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Clayton: Wilson-Newton rivalry will be renewed, but Seahawks-Panthers should be low-scoring

Seahawks QB Russell Wilson and Carolina's Cam Newton have a lot of history as opponents. (AP)

Last week, the Seahawks won their NFC rivalry game against the Green Bay Packers.

Aaron Rodgers and Russell Wilson have a seven-game history of playing in big games with playoff or championship ramifications. But Sunday’s Seahawks-Panthers game is just as big, and while Wilson’s rivalry with Cam Newton may be a little under the radar, it is pretty close to Wilson-Rodgers.

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Both Seattle and Carolina have a great chance at making the playoffs, and each team has a chance to do damage to the other’s postseason hopes. Week 11 helped the Seahawks in the wild-card race with Philadelphia, Atlanta and Washington all losing. Also, Washington lost starting quarterback Alex Smith to a season-ending injury, while Dallas and Chicago are now in position to be out of the wild-card competition and are candidates more for leading their divisions.

That helps the Seahawks. Let’s look ahead to Sunday.

• Last year was the first time since Wilson arrived in Seattle that the Panthers and the Seahawks didn’t play each other. The first three Panthers-Seahawks games were played in Charlotte, and Wilson won all three in low-scoring affairs: 16-13, 12-7 and 13-9. The Panthers won in Seattle 27-23 in 2015, but the Seahawks bounced back to beat the Panthers 40-7 at CenturyLink Field in 2016.

You would expect Sunday to be a lower-scoring type of game. The Seahawks’ plan is to run the football more than 30 times and try to win the battle along the line of scrimmage. The Panthers are good at stopping the run, though, allowing only 98.5 rushing yards per game. If the Seahawks can establish the run, Wilson might be able to work some play-action pass on a Panthers pass defense that has struggled of late.

• This is a matchup of two candidates for Assistant Coach of the Year.

Mike Solari, Seahawks offensive line coach, has turned one of the worst blocking teams in the league into the No. 1 rushing attack. The Seahawks are averaging 154.3 yards per game on the ground and now have a line that is giving Wilson a decent pocket. Meanwhile, Panthers offensive coordinator Norv Turner has done a great job working with Newton. Prior to this season, Newton had only two seasons in which he completed 60 percent of his passes or better. Turner has mixed in some shorter passes and check-downs and has Newton up to 68.4 percent of his passes. His yards per attempt is at 7.4, which ranks fourth-best in his career.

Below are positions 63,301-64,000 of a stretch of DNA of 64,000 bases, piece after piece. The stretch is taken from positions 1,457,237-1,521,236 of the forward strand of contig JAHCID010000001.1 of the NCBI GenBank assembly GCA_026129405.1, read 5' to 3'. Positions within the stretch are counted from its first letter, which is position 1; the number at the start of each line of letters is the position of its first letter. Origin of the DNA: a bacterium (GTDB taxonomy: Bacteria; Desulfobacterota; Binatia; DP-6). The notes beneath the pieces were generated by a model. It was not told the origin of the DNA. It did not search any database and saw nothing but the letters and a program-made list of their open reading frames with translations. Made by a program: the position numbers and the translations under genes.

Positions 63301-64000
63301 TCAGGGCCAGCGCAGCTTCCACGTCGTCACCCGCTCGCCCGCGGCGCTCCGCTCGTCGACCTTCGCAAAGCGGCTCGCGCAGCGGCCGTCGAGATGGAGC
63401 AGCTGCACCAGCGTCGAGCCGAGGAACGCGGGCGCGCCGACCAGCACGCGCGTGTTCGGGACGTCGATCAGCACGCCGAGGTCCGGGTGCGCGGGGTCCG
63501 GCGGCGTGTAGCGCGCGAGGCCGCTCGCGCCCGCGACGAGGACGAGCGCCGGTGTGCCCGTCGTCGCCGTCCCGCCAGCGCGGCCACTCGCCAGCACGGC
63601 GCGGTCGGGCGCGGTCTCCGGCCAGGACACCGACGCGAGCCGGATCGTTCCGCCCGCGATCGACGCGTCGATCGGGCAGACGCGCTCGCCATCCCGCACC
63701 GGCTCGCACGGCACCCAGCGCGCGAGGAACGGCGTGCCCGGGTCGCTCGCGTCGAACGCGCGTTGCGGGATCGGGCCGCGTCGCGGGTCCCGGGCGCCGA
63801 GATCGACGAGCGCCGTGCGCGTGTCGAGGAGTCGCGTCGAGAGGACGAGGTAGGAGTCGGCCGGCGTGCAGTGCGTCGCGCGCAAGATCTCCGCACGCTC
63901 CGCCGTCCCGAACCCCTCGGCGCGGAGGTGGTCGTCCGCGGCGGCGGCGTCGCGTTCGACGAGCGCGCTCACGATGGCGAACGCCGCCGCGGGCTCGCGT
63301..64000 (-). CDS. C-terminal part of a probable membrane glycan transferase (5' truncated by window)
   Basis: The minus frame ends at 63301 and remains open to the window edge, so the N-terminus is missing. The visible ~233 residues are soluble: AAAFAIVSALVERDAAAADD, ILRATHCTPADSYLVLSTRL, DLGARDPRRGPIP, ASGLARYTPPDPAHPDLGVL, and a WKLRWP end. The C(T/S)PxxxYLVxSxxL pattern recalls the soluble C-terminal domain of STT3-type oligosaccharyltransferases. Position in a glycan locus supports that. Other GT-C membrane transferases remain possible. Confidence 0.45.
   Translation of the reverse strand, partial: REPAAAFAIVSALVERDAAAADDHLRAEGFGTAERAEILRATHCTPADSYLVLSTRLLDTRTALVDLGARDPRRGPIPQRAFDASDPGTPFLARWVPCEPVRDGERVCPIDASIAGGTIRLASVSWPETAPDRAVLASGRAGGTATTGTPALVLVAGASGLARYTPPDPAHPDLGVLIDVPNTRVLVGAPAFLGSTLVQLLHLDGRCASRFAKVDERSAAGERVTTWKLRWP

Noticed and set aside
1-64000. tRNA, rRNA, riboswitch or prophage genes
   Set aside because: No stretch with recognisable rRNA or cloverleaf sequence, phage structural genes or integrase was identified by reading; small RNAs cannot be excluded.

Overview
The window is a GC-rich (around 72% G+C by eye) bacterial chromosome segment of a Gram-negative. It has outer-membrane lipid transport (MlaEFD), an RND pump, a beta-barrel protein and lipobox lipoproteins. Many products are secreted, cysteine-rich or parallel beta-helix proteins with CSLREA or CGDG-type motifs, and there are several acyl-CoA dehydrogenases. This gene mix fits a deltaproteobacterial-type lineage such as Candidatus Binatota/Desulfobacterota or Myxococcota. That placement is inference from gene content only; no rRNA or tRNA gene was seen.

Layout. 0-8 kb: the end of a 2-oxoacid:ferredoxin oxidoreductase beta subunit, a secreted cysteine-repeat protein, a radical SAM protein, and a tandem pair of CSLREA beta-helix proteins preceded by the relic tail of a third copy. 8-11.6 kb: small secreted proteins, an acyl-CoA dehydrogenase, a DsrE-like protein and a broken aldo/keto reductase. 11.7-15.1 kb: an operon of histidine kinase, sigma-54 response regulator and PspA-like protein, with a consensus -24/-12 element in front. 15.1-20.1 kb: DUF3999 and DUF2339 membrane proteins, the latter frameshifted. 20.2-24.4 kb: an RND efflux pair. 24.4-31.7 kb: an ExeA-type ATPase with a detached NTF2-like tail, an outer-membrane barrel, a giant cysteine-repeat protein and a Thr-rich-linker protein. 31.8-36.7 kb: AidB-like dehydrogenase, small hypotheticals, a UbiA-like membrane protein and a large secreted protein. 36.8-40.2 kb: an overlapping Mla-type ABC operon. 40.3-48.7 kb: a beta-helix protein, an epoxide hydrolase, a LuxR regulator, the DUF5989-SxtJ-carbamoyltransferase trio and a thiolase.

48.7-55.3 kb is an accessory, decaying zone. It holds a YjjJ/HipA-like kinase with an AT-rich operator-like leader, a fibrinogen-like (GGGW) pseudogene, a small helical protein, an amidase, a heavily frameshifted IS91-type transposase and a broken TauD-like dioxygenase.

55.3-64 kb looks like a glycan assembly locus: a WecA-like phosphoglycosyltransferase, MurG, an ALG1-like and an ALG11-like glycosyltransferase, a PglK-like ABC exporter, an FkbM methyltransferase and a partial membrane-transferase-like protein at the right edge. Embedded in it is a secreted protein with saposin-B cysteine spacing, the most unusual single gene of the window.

• Sunday’s game ends a five-game stretch in which the Seahawks faced quarterbacks Matthew Stafford, Jared Goff, Philip Rivers, Rodgers and now Newton all in a row. They’ve come out of the first four games ranked 11th in the league in total yards allowed at 348.1. Naturally, points allowed increased from the high teens to 21.6.

One of the things expected during the first four games of the run was how tough it would be for the defense to create turnovers. These quarterbacks get rid of the ball quickly. Newton is different than the other four, however, because he loves to initiate contract, running the ball 10 times a game.

Thanks to Turner, though, Newton has cut down on his interceptions, only having thrown six this year. Normally, he would throw 12 to 17 in a season. And while he has fumbled five times this year, he has lost none.

• This should be a game in which running backs are featured. For most of the season, the Seahawks and the Panthers have been among the top teams for rushing yards out of run-pass option plays.

• In back-to-back losses to Pittsburgh and Detroit, the Panthers’ defense hasn’t played to its potential. Missed tackles have been a problem and Carolina has struggled in pass defense. Part of the problem was being on the road, where the Panthers are 1-4. They are 5-0 at home, though, and hope that home-field advantage will prevail.

• One Panthers problem that has been exposed of late is their struggles at tackle with starters Matt Kalil and Daryl Williams injured, part of why Newton has been sacked 20 times this season. The Panthers signed veteran tackle Chris Clark off the street and started him with less than a week of practice, while Taylor Moton is at right tackle.

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John Clayton on 710 ESPN Seattle
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